Sunday, July 18, 2010

Why Not Work From Home?

A twitter geek working from home
A friend of mine sent me a link to Laura Vanderkam's most recent BLOG entry which talks about the advantages to business of allowing their employees to work from home and it got me to thinking.

A lot of companies and managers don't seem to like the concept, and it isn't appropriate to all jobs.  You can't really build tractors or do brain surgery at home for example.  However for many jobs it is entirely feasible to spend little or no time at a central office. The fear some managers have of course is that people will be off playing golf, taking naps, watching TV, etc. rather than doing work.  There are a number of  reasons why a particular company or manager might be against their employees working from home.  To be blunt, most of those reasons likely fall in the area of lousy personnel management policies and procedures.

Probably the toughest, and most important job of any manager is providing support, guidance and feedback to the people who work for them.  This is particularly difficult in companies that don't have a well defined and easily understood appraisal process. If you can't see the people who work for you every day, how can you tell that they are getting anything done?  Well, the truth is, if you have to see people to know that they are busy you've already lost the battle.  I've witnessed more than one person over the course of my career who was adept at looking busy while getting almost nothing done.  In many cases they managed to fool management.  Why?  Generally because performance measures either didn't exist or were never actually evaluated. There are very few jobs where there aren't at least a few tangible ways to tell that the people who work for you are being productive.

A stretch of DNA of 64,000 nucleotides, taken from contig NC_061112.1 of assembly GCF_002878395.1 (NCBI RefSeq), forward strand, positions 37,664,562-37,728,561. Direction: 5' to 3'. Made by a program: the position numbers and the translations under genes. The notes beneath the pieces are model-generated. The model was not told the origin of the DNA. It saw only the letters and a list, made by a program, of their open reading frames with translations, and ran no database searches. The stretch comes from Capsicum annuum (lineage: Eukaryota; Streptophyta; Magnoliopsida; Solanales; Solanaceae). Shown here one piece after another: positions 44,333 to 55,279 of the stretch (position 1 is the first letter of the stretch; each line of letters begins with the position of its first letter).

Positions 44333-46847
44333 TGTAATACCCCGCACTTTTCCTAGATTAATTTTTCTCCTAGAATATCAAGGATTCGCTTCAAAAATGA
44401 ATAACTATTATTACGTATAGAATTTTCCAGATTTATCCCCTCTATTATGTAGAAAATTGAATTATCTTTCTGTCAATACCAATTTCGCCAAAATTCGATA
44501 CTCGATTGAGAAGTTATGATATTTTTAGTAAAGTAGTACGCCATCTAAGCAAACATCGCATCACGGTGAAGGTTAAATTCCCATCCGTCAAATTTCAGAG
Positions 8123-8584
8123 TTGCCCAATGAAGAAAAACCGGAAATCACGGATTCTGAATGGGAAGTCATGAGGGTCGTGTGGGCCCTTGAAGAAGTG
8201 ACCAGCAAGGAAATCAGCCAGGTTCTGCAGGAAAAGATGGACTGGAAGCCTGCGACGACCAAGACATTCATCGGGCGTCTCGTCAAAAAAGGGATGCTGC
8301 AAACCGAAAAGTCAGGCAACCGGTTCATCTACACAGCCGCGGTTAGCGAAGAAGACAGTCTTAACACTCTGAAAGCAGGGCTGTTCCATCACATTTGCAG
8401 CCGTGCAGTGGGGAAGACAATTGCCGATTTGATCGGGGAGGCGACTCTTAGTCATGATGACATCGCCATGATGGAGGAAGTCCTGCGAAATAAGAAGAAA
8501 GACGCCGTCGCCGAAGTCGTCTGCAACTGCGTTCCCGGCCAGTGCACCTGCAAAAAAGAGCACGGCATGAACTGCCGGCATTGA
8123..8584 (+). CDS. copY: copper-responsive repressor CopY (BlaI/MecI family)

You have to be careful about which measures you choose of course as people will naturally try to game the system and choosing poorly can have unintended negative consequences.  For instance basing bonuses and raises for sales people off of sales alone without also figuring in margins is likely not a good plan.  If that million dollar sale ends up costing you $1.2 million and no strategic goal is being met than why are you rewarding the person who made it happen?

Offices cost a lot of money.  I'm not going to sit here and say that there aren't advantages to having people in the same room or area together, particularly when they are working towards a common goal.  Periodic in person meetings should almost certainly be a requirement whenever feasible.

Having people dispersed also puts an additional burden on managers and companies who for whatever reason do not do a good job of managing their people.  If you and your company do not resemble this description than there can be significant advantages to both sides in minimizing the amount of time spent in a traditional office setting as the study referenced in the BLOG mentioned at the start of this entry showed.

Image by Jonathan D. Blundell via Flickr
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